Papaver rhoeas. Sow heirloom Flanders poppy seeds for bright red summer colour in nearly any soil. Flanders poppies are quite drought tolerant, so they are useful in xeriscaping schemes. They self sow fairly reliably without ever becoming weedy. It's a good choice for any areas where grasses are allowed to grow tall in summer, with the poppies growing to around 60cm (24") tall. Gather the dried seed heads in late summer for decorative dried flower arrangements. Plants produce abundant tiny seeds that are very easy to gather and give as gifts. This species is mildly toxic to grazing animals, but its acrid taste puts most animals off anyway. So it is a very useful deer resistant variety that looks spectacular when planted in large areas.
Annual and perennial flowering plants that have striking similarities, but a surprising range of colours and growth habits. It is easy to grow poppies from seeds. You will find they grow and then self-sow with abandon, without becoming weedy. Simply pull up unwanted plants (an easy task) before they bloom, s or better yet, let them tell you where they want to grow. They will thrive for years at a time in surprising spots, like a crack in the driveway.
Papaver nudicaule (perennial), P. rhoeas & P. somniferum (both annual)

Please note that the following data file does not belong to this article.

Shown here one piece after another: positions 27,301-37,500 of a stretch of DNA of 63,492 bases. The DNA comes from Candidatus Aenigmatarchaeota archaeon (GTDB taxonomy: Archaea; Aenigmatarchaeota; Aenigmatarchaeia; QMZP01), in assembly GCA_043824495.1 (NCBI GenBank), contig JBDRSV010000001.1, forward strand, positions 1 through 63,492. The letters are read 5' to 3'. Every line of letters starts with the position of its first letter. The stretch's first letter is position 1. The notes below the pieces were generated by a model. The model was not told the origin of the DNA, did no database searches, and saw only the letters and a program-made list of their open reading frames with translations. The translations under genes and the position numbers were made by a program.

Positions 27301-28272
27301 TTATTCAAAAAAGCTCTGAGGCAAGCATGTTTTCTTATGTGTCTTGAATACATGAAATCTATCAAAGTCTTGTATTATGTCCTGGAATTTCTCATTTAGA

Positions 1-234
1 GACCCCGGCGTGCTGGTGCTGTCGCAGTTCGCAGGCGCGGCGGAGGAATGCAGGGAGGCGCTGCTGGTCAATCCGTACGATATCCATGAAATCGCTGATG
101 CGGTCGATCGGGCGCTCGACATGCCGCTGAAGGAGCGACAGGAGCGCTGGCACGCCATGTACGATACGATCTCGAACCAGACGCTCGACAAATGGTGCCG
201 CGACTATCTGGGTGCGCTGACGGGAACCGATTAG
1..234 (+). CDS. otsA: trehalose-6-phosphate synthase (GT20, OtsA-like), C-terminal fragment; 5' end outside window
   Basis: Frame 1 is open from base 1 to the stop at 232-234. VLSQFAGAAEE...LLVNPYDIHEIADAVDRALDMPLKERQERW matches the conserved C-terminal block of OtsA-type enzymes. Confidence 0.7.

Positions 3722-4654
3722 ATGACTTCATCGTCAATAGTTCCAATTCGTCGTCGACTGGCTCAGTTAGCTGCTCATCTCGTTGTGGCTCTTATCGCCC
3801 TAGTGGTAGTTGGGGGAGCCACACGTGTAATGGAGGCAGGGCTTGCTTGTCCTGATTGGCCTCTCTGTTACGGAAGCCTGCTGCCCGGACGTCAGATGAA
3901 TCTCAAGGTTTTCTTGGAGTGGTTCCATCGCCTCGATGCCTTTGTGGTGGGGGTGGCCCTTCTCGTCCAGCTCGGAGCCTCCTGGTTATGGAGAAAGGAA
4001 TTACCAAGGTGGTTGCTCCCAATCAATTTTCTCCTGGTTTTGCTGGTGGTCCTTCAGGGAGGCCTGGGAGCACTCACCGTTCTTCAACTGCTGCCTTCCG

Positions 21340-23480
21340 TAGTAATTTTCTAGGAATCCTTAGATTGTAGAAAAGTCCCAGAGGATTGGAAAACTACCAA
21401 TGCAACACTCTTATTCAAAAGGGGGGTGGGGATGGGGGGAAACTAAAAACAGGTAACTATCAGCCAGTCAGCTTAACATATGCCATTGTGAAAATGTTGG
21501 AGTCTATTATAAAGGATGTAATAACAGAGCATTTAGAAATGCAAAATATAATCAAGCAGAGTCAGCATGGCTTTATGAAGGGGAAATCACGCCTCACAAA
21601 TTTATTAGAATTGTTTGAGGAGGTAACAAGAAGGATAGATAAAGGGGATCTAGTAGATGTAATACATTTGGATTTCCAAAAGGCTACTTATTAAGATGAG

Season & Zone
Exposure: Full sun to partial shade
Start perennial poppies outdoors in early spring, when some chance of frost is still a possibility. Start annual varieties outdoors at the same time in Zones 3-7. If you live in Zones 8-10, your best bet is to direct sow in the fall.
Poppies are famously difficult to transplant, so starting them indoors is not recommended. If you have to start them indoors, use peat or coir pots, and maintain a soil temperature of 12°C (55°F). Seeds will sprout in 20-30 days.
Sow on the surface of the soil, or barely cover seeds. Thin to a minimum of 15cm (6″) apart.
Poppies are easy to grow and the self-sow with abandon, without becoming weedy. Simply pull up unwanted plants (an easy task) before they bloom, or better yet, let them tell you where they want to grow. They will thrive for years at a time in surprising spots, like a crack in the driveway. Other times, they simply won’t take, no matter how much you try. Keep them moderately well watered in hot, dry weather, and do not fertilize.
For the largest heads on Papaver somniferum, sow seeds in the fall or early winter. Thin plants to allow them some space, and keep the area weeded as plants grow larger. Grow this variety in full sun in well-drained, but ordinary garden soil. If spring and summer are cool and damp, or plants are overcroweded, expect smaller seed heads.